What I Tell My Daughter When She Says Her Life is S#@t.

Holly Magnani
4 min readFeb 21, 2023

She’s 7, by the way.

Lemons, whole and cut, on a white background.
Photo by Lauren Mancke

The other night I heard my daughter crying softly after I put her to bed. I went in there to see what was going on and I asked her:

“Why you cry?” in the same voice I use when I am speaking as her favorite stuffed animal.

It takes her a while to fess up to the issue so I waited and dabbed her tears in the meantime. Finally she said, “My life is crap!”

I wasn’t entirely surprised by this. She’s like her father in that she doesn’t divulge her feeling readily and sometimes needs to be coaxed into discussing an issue. She was teary a few days ago and wouldn’t tell me what was going on. I tried to coax the information gently, but she stood fast and wouldn’t budge. No sense making her dig in deeper.

I asked her why she felt this way and she went on to tell me about an issue at school, then she said that she was upset about daddy and I getting divorced and just “all the stuff!”

The first instinct is to discredit her complaint, that her life is crap.

In my opinion it isn’t crap. I’ve done my best to do what I can for her and her brother within the context of my income and also keep trauma at bay. Instead, I asked her to tell me about the school thing. She explained the issue and for her privacy, I won’t divulge the details. Suffice it to say that I said that to have good friends, you need to be a good friend. I explained how that would work for her and gave some suggestions. I did tell her that what she isn’t trying to actively change, she is actively choosing. We discussed some things she could try to make lunch and recess more pleasant.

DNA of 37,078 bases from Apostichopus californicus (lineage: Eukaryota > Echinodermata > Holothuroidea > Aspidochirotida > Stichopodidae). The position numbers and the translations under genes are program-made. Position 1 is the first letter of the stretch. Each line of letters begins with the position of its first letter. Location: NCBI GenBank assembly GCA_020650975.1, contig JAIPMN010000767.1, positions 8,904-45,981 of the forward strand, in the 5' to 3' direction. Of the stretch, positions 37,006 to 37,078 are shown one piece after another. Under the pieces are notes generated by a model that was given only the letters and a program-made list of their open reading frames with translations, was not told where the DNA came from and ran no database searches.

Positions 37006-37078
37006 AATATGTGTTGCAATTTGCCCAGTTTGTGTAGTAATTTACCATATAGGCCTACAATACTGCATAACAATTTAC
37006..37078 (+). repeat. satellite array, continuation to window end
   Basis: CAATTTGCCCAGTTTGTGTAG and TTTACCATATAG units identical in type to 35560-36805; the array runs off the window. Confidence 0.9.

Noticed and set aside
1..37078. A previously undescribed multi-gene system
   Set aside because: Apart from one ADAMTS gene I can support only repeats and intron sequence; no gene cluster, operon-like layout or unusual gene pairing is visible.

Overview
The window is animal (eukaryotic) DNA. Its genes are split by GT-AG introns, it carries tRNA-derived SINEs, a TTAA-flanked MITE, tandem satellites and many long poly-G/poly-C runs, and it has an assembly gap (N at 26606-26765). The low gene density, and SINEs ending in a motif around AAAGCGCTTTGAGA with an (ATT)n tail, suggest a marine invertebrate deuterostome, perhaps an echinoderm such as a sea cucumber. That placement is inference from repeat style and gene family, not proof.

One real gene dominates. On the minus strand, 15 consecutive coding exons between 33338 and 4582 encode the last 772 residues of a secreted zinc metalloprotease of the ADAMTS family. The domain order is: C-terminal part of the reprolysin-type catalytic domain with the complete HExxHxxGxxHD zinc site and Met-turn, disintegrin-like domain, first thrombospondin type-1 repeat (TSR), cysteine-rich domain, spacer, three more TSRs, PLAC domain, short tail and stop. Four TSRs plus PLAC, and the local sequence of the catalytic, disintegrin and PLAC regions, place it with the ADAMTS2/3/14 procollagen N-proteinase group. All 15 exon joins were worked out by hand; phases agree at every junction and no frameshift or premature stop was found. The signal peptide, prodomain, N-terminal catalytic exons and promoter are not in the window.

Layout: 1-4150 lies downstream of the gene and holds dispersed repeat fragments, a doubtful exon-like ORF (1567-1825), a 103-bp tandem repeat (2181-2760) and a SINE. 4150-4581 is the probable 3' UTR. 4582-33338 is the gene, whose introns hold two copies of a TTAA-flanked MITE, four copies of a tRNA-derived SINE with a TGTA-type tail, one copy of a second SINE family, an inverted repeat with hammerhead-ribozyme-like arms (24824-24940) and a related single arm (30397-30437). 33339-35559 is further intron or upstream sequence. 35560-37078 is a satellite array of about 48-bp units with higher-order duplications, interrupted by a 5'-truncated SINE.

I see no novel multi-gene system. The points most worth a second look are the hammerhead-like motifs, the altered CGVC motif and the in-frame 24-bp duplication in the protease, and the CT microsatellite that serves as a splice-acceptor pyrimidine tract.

We then moved on to the subject of the divorce. Going right back to the “What you don’t change, you choose,” thing, I told her that I was confident that she would understand why I chose to leave my relationship with her father, despite still living here, in the future when she was grown up and had had some relationships of her own. She admitted that she didn’t completely understand and yet trusted me when I said that she would someday.

In the past when this topic has come up and her anxiety about how the future will look troubles her, I talk to her about how there are some things I just have to do. That I am being pulled to do these things, that it is important for my soul, for that thing that makes me me. We discussed why I can’t do them in the city and a move to the countryside is important. We talk about how things change all the time and that some changes are small and slight or they take a long time, like growing up, and they don’t seem like such a big deal. Then there are abrupt, big changes that happen quickly and they make a big splash and it takes time to get used to the new.

This is why I talk with her, and her brother, about the upcoming changes as much as I can without sounding like a skipping record. (What the equivalent of that in the new century? Do mp3s skip?)

Then we moved on to the old adage, “Count your blessings.” I don’t guilt trip my kids by saying stuff like “Other kids live in foster care or on the street. Be grateful for what you have!” I don’t think that really resonates with children who don’t know what that’s like.

Instead, we really do count our blessings and go through the things we are grateful for: a safe, warm house, our pets, her favorite stuffie — Larry. We talk about good food and getting ice cream. We talk about walks in the park to see the bison or playing in the creek in the summertime. We talk about sunny days laying in the grass with our cat Ziva and also Christmastime. We talk about trips to see family and playing with her cousins on the big swing at their house…and watching the bees do their thing. We talk about those small moments that make life wonderful. The list goes on. Those are our blessings.

My mom would say to me “This, too, shall pass” and it does. When the going gets rough, we have to be reminded that it doesn’t stay that way forever, unless you’re the Cleveland Browns. Things have to swing back the other way but impotently waiting for that to happen isn’t the way. The way to is to make those change, the changes you can make, to help the process along.



Holly Magnani

A mother, author, entrepreneur, voice over artist, and a student of almost everything.